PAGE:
In a student exchange situation there are several parties involved. You have the parents of the exchange student, the exchange student, the exchange organization in the home country, main office in host-country, host-country local representative, host-country school, host-family.

When you sign a contract with your exchange organization at home, you usually authorize them to function as a go-between for you and the partner organization. Most contracts forbid contact between parents and partner organization. In addition, the exchange companies do not want you to have contact with your child’s school. Nor do they encourage contact with the host-family.

Your child is supposed to communicate with their local representative who then brings the matter up the chain and eventually to the parents. The host-family is supposed to use the same route.

The experience of CSFES has been that the intended message is not always the end message. We encourage contact between parents and the student, parents and the host parents and in crisis between parents and the school. We also encourage you to keep all contact documented (emails, sms, reports of phone calls etc.). Just in case.

Home country exchange organization

Most exchange organizations will use the following procedure:

  • After the potential exchange student has filled out application 1 (YFU’s is used as an example), the exchange organizations chooses the students they think will fit with their program.
  • Where this is an option, the organization together with the student and her/his family decide if the student is to travel on a regular student exchange, on a more exclusive one or travel to a boarding school.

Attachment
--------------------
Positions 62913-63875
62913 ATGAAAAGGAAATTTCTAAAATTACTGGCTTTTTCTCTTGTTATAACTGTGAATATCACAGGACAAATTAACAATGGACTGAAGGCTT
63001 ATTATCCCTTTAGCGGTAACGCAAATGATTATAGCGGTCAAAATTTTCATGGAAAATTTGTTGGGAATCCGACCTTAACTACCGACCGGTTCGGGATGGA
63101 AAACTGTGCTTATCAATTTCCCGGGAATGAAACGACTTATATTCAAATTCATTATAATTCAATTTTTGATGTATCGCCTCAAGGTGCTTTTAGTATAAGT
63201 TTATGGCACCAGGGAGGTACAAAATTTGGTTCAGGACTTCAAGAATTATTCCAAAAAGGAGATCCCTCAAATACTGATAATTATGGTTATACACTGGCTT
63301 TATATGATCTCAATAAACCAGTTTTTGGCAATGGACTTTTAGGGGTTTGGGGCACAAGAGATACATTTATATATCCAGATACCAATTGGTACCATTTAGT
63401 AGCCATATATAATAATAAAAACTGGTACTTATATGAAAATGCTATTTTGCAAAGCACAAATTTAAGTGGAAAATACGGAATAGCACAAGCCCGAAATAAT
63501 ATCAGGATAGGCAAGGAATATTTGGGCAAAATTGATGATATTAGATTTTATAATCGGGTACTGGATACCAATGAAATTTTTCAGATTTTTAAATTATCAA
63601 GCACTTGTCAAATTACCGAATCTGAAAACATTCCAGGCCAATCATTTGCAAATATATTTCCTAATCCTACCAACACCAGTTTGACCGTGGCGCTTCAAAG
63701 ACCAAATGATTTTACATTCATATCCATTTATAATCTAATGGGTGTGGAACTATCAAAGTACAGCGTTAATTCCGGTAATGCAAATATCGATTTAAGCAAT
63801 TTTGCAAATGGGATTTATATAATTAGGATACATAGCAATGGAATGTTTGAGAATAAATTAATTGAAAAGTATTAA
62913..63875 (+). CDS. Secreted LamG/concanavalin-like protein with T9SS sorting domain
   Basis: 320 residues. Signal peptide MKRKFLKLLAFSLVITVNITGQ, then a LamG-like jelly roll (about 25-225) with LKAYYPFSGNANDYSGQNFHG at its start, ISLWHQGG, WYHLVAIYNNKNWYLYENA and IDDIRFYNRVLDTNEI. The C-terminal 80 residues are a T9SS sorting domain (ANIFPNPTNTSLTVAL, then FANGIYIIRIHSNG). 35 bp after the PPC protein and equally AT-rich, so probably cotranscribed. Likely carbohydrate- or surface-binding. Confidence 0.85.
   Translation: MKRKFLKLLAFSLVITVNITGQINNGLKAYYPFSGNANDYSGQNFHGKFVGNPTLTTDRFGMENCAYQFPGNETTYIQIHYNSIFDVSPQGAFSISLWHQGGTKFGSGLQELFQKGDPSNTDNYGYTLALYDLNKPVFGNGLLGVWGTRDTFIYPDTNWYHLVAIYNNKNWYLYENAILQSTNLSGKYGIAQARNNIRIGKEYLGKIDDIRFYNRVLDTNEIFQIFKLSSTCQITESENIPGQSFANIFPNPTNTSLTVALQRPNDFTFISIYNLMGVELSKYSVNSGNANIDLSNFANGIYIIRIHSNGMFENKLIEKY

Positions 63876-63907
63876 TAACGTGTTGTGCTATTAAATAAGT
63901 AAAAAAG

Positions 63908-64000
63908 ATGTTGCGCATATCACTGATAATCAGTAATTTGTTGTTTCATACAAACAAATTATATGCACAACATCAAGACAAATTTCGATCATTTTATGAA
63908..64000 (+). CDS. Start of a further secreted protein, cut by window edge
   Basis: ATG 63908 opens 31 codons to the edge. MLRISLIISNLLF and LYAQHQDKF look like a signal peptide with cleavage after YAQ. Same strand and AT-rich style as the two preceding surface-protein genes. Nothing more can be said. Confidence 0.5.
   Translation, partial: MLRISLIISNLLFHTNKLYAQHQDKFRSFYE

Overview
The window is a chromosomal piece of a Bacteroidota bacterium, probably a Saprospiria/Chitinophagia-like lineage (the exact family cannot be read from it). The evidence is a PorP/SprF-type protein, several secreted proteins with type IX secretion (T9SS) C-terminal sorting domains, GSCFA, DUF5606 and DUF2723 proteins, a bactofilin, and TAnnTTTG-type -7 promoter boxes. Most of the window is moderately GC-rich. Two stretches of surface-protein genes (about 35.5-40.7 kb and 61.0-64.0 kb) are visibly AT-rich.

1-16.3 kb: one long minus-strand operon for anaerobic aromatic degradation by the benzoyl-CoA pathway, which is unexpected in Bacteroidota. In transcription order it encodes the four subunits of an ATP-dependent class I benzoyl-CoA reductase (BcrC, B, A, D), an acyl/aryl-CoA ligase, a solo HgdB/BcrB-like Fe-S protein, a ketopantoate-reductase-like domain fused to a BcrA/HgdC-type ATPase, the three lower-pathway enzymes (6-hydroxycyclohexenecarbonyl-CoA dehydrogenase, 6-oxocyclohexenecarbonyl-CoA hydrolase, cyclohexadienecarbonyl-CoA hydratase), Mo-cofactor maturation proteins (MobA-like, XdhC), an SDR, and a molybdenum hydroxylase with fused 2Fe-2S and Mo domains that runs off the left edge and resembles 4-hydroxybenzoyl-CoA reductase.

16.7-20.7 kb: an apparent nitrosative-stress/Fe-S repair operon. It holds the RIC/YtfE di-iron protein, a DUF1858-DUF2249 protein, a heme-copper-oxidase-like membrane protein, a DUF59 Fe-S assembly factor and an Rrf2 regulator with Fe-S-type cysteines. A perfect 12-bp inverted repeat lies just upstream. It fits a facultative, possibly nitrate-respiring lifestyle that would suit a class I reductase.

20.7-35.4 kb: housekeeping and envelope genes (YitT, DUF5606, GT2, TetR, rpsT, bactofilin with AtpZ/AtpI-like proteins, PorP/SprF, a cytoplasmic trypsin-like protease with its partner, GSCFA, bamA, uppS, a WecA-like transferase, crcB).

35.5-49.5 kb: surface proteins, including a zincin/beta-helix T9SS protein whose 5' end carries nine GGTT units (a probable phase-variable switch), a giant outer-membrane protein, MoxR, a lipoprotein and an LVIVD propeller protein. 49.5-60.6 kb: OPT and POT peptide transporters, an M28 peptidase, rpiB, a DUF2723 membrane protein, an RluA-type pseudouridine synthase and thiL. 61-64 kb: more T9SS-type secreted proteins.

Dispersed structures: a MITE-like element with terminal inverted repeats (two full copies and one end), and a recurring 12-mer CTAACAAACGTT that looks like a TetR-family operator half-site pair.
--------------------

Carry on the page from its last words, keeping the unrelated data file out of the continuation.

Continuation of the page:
• Application part 2 (once again YFU’s) if filled in by parent and student and signed. From a certain date, the parent has now handed over guardianship of the exchange student to the exchange company.
  • Collect all necessary documentation in connection with visa and schooling and forwards this to partner.
  • Hold information meeting.
  • Be a point of contact between biological parents and partner.
Exchange organization describes its role in an exchange
Exchange organization describes its role in an exchange

Partner organization

  • Provides trained leaders and representatives.
  • Matches representative and exchange student.
  • Matches exchange student and host family.
  • Makes sure ALL necessary documentation has been forwarded to the proper authorities in connection with host family, representative and school. (Every year this is an issue)
  • Makes travel arrangements to and from host country.
  • Some hold orientations camps.
  • Responsible for all host-country trips.
  • Is supposed to «be there» for the student 24/7.
  • Assists the host family and exchange student with questions regarding visa and insurance.
  • Supportive of  school leadership.
  • During emergencies they are to ensure the student has necessary assistance.
  • Students who break the laws of the host country are returned.